Over the past year, I’ve had the opportunity to travel all across the country and to meet with agencies of all kinds (and of all sizes and of all specialties).
In fact, 4A’s staff have met one-on-one with over 350 of our members at least once over the past year, and what was confirmed during many conversations with all of you is something that I’ve always known in my gut was true: Our name, the American Association of Advertising Agencies, is a bit of a misnomer, and undercuts the New Realities of what the 4A’s is today.
Yes, our perspective has historically been viewed exclusively through the lens of American business. But in today’s deeply intertwined global economy, it would be naïve and self-defeating to retain such a narrow, domestic focus.
Indeed, to isolate ourselves and to ignore what so many of our member agencies already know—that is, there’s virtually no such thing as American-only business anymore—is to more quickly push the 4A’s to obsolescence.
To that end, I am happy to announce that we are opening up our own borders and offering a new type of membership in the 4A’s: International Associate Membership, which is non-voting, and will be offered for the first time beginning this summer.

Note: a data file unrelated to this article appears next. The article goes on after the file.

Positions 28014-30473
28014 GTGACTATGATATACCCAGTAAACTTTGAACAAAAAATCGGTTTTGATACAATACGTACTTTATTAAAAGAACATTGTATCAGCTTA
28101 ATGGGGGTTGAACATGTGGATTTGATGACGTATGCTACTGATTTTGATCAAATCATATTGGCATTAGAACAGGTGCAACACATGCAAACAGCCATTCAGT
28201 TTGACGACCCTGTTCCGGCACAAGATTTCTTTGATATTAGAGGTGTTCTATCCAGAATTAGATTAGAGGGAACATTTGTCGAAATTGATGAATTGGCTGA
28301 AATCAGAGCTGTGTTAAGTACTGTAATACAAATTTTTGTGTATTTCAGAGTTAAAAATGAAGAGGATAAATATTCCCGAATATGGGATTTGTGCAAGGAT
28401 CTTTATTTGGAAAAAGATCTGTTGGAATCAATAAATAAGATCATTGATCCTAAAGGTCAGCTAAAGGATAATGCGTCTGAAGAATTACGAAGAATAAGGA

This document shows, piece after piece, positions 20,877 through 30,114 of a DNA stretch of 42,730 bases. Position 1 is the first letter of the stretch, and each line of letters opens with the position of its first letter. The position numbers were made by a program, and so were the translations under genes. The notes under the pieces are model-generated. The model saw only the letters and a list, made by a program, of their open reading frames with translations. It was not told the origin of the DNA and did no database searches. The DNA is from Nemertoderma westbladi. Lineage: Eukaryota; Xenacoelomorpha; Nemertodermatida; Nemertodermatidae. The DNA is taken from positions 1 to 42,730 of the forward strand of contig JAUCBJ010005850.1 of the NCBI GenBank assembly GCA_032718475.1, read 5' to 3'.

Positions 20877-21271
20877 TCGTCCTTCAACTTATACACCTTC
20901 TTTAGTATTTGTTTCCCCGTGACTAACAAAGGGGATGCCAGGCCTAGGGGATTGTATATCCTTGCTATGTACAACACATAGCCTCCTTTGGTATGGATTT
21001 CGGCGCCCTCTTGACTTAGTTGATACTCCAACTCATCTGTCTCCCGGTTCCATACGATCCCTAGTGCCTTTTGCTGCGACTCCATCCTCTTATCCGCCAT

Next week, I’ll meet with leaders of the European Association of Communications Agencies (EACA) to talk about the structure and dues arrangement for their agency members outside the United States. From there, we plan to meet with the other organizations around the world to quickly expand our offering.
I believe this is an important next step for the 4A’s, and a natural evolution of where our industry has been heading for some time. And, it’s what you, our members, have said—over and over again—that you need in order to better serve clients who are now digitally enabled to do business globally, and to develop alliances with other agencies throughout the world that can eventually lead to new business opportunities.
The details are still being worked out, but I’ll be sure to keep you informed of all further developments.
As for the “Association” in our name, it’s a term—to me—that has always felt simultaneously too self-important (like a yacht club trying too hard) and at the same time too clinical (like the American Medical Association).
I much prefer to think of the 4A’s as an industry community, one that embraces all comers—regardless of pedigree—from all walks of life, from all areas of experience and expertise.
Which leads me to “Advertising Agencies.” Ugh. I can’t tell you how many times I’ve met with members who tell me, “But we’re not an advertising agency.” Or, they ask, “What about media? Digital? Public relations? Direct marketing? Experiential? Social media?” The list goes on and on.